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THE COMPOUND SENTENCE
tion, as in (c), (d), (e), are called collateral clauses. The relation is cumulative. Notice the fine effect of the ellipsis of
() 'The troops had never fought so well, nor had the genius of their chief ever been so conspicuous.'
Here 'nor'=' and not,' and the relation is cumulative. Notice how 'nor' attracts the verb.
(g) 'He was diligent, therefore he succeeded.'
The word 'therefore' is strictly an adverb and does not join the clauses, which may be regarded as collateral, the conjunction 'and' being understood. When the second clause states a result or consequence of the first clause, it is sometimes said to be in illative (inferential) relation to the first. The relation is really cumulative, like that of the other examples.
(h) 1. Man is man and master of his fate.'
2. 'The water is nought and the ground barren.'
Here 'and'' and therefore,'' and consequently.'
(i) I am a true Englishman; I felt to the quick for the disgrace of England.'
I am a true Englishman, and therefore I felt, etc.
The second clause states a consequence of the first, and the ellipsis of 'and therefore' makes the statement specially energetic.
II. The opposition or contrast of what the clauses express: the disjunctive relation.
(a) Either you must get another watch, or I must get another secretary.'
The one statement is opposed to the other. This is sometimes called the alternative relation, because there is a choice between two statements.
(b) John was brave, but James was a coward.'
Here the character of John is contrasted with that of James.
New Edition. Pott 8vo. Price 2s. 6d.
ELEMENTARY LESSONS IN
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THE LATE REV. R. MORRIS, LL.D.
HENRY BRADLEY, M.A.
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THE PARTS OF SPEECH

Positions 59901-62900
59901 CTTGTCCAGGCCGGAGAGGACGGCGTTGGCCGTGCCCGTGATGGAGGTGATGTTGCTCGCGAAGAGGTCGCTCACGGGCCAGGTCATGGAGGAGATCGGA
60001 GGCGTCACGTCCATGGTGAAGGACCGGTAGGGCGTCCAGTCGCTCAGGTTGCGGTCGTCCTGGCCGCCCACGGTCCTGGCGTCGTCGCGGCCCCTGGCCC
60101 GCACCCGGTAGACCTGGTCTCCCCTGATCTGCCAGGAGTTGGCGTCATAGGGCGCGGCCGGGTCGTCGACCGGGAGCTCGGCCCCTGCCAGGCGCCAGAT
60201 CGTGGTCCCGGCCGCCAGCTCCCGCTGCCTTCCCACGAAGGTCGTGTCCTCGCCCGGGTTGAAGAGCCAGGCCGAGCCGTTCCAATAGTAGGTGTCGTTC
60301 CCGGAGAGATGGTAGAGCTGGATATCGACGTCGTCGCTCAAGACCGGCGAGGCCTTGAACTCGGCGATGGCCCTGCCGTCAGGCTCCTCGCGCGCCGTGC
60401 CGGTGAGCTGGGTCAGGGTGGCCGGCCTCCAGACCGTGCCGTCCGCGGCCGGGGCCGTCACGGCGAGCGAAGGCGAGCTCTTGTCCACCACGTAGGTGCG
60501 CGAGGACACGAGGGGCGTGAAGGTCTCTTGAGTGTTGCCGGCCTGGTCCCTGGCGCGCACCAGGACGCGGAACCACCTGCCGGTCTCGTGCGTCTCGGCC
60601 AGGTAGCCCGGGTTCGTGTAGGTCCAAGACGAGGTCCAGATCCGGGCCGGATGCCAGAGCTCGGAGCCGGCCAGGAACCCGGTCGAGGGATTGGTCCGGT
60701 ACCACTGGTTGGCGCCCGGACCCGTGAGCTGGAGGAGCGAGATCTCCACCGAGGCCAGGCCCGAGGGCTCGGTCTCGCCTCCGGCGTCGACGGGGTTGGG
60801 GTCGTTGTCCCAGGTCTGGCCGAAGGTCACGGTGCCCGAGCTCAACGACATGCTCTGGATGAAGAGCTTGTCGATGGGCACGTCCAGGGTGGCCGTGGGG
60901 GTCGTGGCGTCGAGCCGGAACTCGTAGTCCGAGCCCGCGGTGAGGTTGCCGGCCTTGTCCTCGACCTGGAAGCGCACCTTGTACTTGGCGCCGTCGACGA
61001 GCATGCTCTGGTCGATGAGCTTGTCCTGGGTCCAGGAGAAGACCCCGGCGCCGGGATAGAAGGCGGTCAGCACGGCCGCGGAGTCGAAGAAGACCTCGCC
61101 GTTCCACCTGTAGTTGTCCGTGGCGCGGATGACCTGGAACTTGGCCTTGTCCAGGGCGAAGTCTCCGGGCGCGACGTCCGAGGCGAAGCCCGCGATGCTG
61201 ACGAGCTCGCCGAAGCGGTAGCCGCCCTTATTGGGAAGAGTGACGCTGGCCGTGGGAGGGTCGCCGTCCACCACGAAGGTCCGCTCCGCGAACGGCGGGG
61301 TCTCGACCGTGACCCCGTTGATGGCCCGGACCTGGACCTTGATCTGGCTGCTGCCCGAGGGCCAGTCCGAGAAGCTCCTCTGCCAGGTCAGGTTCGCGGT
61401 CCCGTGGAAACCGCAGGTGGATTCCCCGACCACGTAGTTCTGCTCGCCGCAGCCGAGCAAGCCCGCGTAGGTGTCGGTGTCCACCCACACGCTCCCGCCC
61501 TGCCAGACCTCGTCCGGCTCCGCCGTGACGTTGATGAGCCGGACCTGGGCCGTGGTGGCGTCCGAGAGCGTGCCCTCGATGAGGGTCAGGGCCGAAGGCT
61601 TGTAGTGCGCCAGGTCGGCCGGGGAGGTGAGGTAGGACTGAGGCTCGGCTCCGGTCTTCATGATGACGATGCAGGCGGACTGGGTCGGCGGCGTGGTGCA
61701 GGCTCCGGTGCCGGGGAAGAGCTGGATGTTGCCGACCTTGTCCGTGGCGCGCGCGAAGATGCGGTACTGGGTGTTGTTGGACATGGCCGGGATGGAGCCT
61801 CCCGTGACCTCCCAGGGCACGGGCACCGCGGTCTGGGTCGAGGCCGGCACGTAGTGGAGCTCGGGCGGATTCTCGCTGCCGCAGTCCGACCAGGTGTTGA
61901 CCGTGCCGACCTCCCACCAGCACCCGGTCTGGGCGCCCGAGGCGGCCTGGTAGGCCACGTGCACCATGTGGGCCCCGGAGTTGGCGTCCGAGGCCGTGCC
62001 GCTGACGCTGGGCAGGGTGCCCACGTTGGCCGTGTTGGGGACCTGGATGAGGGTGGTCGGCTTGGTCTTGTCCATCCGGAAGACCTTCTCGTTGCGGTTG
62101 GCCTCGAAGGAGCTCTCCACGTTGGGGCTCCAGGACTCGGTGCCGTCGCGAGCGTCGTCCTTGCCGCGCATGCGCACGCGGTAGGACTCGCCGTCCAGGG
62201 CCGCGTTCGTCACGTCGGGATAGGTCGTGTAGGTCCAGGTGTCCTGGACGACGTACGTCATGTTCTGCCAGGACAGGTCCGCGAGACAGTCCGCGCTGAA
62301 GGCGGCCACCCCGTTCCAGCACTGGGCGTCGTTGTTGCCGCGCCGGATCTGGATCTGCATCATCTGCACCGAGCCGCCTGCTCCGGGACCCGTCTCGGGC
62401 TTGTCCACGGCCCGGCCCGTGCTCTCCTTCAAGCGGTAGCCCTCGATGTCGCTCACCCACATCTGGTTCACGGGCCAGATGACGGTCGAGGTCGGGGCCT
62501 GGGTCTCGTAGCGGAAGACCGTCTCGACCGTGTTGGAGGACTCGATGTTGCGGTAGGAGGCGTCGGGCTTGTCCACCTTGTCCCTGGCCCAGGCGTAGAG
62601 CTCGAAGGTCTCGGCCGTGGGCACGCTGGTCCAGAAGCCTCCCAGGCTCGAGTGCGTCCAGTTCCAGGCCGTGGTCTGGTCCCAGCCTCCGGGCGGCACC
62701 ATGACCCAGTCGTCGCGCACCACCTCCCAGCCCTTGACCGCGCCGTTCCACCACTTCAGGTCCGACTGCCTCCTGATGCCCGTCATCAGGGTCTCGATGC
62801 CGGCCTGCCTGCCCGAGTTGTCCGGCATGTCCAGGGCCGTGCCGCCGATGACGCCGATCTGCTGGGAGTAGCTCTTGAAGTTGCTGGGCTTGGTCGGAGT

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AN EASY METHOD OF ENGLISH ANALYSIS
H. W. HOUSEHOLD, M.A.
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Educational News." The principles are right, the method is simple, the essentials are all here, and the author has not made the mistake of overcrowding his pages. ... Teachers will do well to give Mr. Household's attempt a
Guardian." Mr. Household has done his work remarkably well, and we know of no book so well suited for schools where only so much grammar is taught to junior forms as will prepare them for the study of Latin and Greek."
SOME twelve years ago I began to search for a book on English Grammar which should be fairly correct and yet simple enough for children; but more than once I abandoned the search in despair. Meanwhile, the reasons which suggested the enquiry have remained as strong as ever. Common sense urges that the right way to learn grammar is through the mother tongue: the example of France and Germany shows that it can be done; while our too frequent failures to teach Latin in England can often be traced to the fact that our pupils have never really understood the structure of an English sentence.
It is therefore with great pleasure that I welcome Mr. Household's little book, which is a practical attempt to deal with the problem, based upon several years of varied experience. I venture to commend it to teachers mainly on three grounds. It is extremely simple and bright without being childish. The examples are easy, varied, and appropriate. And whereas the fetish of completeness has been the ruin of many grammars, Mr. Household has had the courage to omit what is not necessary for his purpose.
M. G. GLAZEBROOK.